In a move that could only be considered good karma and general common sense, three Sudanese student athletes who were barred from playing at Batavia (Ill.) Mooseheart High have now been cleared, paving the way for them to finally take the court with their teammates.
As reported by the Chicago Tribune, Chicago ABC affiliate WLS and a handful of other Chicagoland outlets, three Sudanese players were banned from all competition because the Illinois High School Association deemed that they had been recruited to attend Mooseheart to compete as part of the school's basketball team.
That, of course, was a purely subjective determination. Hailing from Sudan, the players claimed that they moved to America to finally live in a country where they weren't constantly at risk from war. Added to that are claims that Mooseheart reached out to the agency which placed the teens and offered to accept any displaced Sudanese children whether they were athletes or not.
As it turns out, three of the four students who eventually enrolled at the school in 2012 -- Makur Puou, Mangisto Deng and Akim Nyang -- are all basketball players who stand 6-foot-7 or taller. As a result, Mooseheart foes at similarly small schools who suddenly risked having their teams dwarfed by the Sudanese players petitioned the IHSA to investigate the athletes' eligibility before they could begin play in 2013.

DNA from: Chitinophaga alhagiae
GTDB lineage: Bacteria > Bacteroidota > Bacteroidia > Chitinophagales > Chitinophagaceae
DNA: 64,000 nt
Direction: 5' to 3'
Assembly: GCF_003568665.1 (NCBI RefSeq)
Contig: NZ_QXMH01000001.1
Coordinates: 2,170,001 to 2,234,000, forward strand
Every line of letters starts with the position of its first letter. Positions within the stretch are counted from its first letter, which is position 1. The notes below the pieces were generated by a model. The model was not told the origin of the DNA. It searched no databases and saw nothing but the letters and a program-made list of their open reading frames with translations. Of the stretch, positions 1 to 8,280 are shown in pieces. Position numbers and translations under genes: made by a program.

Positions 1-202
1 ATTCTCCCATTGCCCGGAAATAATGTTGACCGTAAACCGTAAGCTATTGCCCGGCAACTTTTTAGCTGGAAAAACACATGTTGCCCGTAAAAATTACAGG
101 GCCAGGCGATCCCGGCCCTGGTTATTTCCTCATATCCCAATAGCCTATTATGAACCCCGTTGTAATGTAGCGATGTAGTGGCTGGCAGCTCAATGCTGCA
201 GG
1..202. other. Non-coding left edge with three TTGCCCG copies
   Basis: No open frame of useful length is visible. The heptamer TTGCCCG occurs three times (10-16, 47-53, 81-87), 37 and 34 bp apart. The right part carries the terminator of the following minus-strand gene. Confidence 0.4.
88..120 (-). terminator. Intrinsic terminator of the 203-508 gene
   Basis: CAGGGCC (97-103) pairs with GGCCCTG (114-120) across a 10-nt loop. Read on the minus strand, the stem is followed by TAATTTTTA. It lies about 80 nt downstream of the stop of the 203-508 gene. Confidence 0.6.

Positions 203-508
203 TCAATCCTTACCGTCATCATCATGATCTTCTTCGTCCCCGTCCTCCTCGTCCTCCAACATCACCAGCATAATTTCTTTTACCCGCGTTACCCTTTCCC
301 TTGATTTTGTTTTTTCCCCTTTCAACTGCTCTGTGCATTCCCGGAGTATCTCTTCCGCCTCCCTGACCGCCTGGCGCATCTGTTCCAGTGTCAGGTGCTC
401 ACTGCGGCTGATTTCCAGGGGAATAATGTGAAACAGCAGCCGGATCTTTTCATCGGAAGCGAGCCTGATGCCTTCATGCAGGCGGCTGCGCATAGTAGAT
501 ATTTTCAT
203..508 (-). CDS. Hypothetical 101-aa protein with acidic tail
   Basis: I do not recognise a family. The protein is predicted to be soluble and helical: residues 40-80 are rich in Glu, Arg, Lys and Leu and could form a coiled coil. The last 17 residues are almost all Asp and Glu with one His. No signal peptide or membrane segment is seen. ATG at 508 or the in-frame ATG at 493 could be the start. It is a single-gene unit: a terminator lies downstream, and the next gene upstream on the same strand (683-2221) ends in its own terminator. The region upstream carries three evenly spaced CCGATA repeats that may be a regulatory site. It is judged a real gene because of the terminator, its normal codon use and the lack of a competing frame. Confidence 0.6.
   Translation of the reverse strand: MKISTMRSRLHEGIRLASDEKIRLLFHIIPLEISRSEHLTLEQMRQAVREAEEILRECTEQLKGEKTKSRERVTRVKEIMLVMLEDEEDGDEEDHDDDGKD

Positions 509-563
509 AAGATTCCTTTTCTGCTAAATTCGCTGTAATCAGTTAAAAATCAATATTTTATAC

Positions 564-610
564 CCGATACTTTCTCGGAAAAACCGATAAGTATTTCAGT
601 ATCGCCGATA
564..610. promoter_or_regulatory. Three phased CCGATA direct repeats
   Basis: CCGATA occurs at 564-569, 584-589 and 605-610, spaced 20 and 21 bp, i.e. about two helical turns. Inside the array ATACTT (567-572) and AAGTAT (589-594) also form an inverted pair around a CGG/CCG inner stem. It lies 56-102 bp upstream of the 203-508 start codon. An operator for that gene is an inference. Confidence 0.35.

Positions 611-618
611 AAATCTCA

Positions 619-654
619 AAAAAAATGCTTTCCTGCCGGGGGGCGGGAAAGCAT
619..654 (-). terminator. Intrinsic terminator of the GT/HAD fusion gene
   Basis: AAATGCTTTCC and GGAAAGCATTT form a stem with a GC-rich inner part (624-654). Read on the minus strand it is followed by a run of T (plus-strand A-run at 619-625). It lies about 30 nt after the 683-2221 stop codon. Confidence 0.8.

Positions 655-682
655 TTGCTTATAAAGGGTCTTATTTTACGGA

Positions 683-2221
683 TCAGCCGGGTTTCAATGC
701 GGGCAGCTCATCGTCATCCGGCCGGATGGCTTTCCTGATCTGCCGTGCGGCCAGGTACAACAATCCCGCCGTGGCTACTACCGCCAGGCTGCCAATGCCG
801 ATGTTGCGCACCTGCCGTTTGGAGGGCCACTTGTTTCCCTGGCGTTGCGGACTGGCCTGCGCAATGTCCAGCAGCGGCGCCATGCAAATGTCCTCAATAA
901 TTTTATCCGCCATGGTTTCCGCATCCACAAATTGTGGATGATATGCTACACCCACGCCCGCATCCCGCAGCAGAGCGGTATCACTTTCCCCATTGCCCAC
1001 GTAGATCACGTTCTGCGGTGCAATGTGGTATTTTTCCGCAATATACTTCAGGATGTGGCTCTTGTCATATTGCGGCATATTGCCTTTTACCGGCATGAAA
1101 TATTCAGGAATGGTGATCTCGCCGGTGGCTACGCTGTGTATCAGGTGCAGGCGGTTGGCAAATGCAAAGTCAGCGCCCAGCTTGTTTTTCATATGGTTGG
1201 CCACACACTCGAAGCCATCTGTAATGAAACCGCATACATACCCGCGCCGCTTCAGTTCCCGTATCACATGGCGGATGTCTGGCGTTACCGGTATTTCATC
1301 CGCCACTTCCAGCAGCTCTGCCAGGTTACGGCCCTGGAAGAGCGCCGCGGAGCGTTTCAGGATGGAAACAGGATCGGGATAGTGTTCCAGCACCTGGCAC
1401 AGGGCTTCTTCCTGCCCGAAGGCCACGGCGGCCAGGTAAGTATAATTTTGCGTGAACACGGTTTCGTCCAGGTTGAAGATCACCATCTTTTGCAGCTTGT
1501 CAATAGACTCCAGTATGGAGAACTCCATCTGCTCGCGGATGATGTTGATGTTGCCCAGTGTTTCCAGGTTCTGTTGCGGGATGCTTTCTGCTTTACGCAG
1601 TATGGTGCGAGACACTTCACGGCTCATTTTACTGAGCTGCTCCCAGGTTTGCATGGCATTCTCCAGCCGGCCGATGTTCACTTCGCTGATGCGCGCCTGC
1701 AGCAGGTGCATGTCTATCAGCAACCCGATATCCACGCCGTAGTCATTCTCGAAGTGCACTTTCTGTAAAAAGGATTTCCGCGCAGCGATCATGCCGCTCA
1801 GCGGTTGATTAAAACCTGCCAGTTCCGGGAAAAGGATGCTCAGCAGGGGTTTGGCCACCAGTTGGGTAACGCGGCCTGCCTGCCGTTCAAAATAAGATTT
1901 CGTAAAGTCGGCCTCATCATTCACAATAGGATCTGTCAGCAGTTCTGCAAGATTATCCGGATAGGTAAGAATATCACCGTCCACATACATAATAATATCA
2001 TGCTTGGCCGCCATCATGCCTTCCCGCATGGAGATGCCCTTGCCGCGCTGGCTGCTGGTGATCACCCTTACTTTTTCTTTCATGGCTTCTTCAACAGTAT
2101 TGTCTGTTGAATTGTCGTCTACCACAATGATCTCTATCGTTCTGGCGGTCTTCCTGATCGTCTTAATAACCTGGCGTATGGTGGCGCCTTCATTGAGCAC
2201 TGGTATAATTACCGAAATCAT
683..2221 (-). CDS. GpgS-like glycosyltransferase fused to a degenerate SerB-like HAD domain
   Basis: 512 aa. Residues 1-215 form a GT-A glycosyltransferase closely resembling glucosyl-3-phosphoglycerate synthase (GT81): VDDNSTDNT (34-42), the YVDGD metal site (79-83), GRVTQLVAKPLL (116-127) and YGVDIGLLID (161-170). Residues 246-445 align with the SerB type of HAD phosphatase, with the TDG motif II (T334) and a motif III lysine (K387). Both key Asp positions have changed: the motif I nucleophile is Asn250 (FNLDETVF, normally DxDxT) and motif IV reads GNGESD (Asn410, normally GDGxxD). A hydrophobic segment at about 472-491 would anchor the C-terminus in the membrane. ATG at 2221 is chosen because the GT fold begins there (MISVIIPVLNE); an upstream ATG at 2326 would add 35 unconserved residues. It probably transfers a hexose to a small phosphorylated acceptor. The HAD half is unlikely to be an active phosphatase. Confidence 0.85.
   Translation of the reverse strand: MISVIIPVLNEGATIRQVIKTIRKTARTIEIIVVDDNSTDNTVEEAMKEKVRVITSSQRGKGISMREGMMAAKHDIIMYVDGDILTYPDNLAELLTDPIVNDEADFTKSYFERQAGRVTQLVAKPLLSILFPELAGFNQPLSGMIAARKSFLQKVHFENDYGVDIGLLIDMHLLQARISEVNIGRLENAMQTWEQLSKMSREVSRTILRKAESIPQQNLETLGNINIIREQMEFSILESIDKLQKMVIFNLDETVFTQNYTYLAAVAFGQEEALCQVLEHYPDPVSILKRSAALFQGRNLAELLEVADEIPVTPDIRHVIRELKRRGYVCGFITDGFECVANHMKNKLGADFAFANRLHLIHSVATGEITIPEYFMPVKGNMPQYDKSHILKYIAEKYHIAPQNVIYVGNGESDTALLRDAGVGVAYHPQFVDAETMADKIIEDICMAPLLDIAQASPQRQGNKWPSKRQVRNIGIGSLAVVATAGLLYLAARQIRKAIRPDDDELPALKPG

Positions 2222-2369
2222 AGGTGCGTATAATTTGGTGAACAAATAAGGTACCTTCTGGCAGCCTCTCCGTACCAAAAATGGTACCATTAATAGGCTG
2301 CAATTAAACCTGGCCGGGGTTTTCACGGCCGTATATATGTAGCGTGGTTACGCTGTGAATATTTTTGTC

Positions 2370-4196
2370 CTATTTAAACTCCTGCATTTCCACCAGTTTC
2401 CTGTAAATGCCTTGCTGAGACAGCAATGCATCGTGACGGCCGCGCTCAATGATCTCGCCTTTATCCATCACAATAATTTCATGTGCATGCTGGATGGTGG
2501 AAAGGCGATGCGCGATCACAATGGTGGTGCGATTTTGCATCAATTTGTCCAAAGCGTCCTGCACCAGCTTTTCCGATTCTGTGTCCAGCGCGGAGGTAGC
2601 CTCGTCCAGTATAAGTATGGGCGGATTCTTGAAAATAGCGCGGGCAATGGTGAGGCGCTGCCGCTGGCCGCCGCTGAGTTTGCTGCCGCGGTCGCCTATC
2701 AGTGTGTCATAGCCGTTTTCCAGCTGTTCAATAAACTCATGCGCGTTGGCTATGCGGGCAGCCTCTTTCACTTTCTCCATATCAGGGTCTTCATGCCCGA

Concerned about maintaining a level playing field, the IHSA ruled the three players ineligible just before the 2013 campaign was to tip off. That led to cries of foul from those connected with the Mooseheart program, who in turn filed suit against the state association to help the Sundanese stars gain reinstatement.
"My goal was to get a good education, to get education so I can be successful and help my country...and help my family," Puou told WLS, denying that he had come to the U.S. for basketball reasons.
On Tuesday, that players' ban was finally overturned, with all three of the Sudanese natives declared eligible to return to action, providing a sense of relief and justice for both the athletes and others in the larger Mooseheart community.
It is possible that the decision by judge David Akemann could still be overturned, particularly if the IHSA goes through a full inquiry and comes to the same conclusion that they had initially. Still, that process itself will take a significant amount of time, and the Sudanese players will be able to keep competing with their Mooseheart teammates until they are found to be ineligible again, if that ever happens at all.
"This school had nothing to do with recruiting any student-athletes," attorney Peter Rush, who defended the Mooseheart players, told WLS. "Its 100-year history is proof in and of itself. That is not its mission, and that is not its function."